What is the future of financial planning?
Looking forwards, financial planning firms lend themselves well to remote or hybrid working, meaning there are opportunities for cost savings on office space and, with clients managing far greater aspects of their life online post-pandemic, there are huge opportunities for more interactive and frequent digital communication between wealth manager and client. The once hard to access CIO or senior executive can now speak to a large audiences in multiple locations via the miracle of cost-effective video conferencing, and clients enjoy it. The future looks very bright, but as ever there will be challenges.
According to a study from J.D. Power in 2019, the average financial adviser is about 55, with 20% of industry professionals 65 or older. The industry is nearing a cliff edge in terms of losing experienced advisers. This problem is compounded by the growth strategy of trying to gain market share by hiring experienced advisers with transferable client bases, rather than taking on trainees. In short, unless the industry sees an influx of new talent, there will be too few advisers to manage existing client numbers. This is without factoring in population growth. The Office for National Statistics expects the UK population to exceed 70 million during 2031. There is also expected to be an enormous intergenerational wealth transfer over the next 30 years as baby boomers, who according to the FT control 80% of UK private wealth, pass on assets to younger generations.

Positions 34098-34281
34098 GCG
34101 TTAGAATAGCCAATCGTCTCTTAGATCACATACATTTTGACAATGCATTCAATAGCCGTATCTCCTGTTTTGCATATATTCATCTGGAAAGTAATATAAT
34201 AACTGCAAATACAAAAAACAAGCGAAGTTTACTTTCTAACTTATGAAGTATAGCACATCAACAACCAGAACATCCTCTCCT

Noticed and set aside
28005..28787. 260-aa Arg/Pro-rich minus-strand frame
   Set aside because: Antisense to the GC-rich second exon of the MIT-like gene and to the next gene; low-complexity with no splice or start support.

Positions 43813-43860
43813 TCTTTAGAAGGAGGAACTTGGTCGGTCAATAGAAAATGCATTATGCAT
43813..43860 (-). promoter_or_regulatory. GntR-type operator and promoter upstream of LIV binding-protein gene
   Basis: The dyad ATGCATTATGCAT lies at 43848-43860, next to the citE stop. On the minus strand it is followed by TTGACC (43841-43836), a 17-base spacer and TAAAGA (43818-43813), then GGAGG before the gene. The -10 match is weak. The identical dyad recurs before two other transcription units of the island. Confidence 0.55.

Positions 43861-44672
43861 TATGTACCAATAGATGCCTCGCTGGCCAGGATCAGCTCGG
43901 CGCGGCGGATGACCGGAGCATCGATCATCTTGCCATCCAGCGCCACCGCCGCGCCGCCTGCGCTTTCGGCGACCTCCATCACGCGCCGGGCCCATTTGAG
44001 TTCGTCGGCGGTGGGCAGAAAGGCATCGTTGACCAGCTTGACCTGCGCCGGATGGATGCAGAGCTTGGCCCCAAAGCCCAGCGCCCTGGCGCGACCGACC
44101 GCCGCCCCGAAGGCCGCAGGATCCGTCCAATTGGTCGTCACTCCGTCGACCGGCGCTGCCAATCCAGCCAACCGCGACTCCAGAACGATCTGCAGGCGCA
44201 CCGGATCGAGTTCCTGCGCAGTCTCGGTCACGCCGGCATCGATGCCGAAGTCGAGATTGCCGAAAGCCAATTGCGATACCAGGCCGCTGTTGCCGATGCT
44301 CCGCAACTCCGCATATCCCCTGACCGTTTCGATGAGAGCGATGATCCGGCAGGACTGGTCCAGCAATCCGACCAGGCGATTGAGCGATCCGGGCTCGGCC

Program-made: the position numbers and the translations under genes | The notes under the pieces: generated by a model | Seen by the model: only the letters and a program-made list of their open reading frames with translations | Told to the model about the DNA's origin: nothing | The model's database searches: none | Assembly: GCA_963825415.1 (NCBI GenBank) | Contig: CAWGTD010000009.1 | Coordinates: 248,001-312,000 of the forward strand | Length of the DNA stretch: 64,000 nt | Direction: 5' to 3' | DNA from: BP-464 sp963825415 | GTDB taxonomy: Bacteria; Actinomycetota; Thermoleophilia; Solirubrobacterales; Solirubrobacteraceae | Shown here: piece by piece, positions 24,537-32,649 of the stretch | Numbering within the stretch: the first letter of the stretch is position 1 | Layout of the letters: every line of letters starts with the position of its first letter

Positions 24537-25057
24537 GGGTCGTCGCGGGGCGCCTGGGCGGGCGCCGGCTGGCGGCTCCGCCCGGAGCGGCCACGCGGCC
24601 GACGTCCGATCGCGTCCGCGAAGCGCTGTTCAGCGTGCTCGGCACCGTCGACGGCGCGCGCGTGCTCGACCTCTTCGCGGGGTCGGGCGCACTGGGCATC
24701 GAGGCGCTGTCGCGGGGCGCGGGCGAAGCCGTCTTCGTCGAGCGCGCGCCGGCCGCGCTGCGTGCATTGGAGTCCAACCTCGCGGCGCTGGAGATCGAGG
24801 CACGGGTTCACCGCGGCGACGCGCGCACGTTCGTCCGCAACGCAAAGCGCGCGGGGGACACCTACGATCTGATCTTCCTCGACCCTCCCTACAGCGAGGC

Whilst clients can always be lost at the point of transfer, in reality this distribution of wealth to a larger number of the population will mean the need for advisers will only increase and not diminish. At present, many firms are trying to plug this talent gap by asking more of paraplanners. In essence, they are trying to leverage a planner’s time by providing them with more support in the same way a law firm does with their lawyers. The reality is this has been causing huge competition for paraplanners for some time, and this shortage of paraplanning talent – especially as firms are still reluctant to train junior advisers (and of course this takes years and the demand is now) – is causing a bottleneck for many adviser firms. The balancing of short-term needs coupled with demographic and technological shifts will mean that firms need to be agile. As Walt Disney so aptly put it “Times and conditions change so rapidly that we must keep our aim constantly on the future”.
The future of wealth management for us breaks down into understanding the client of the future, digitalisation, people strategy, and increased focus on acquisition via marketing.
Understanding the client of the future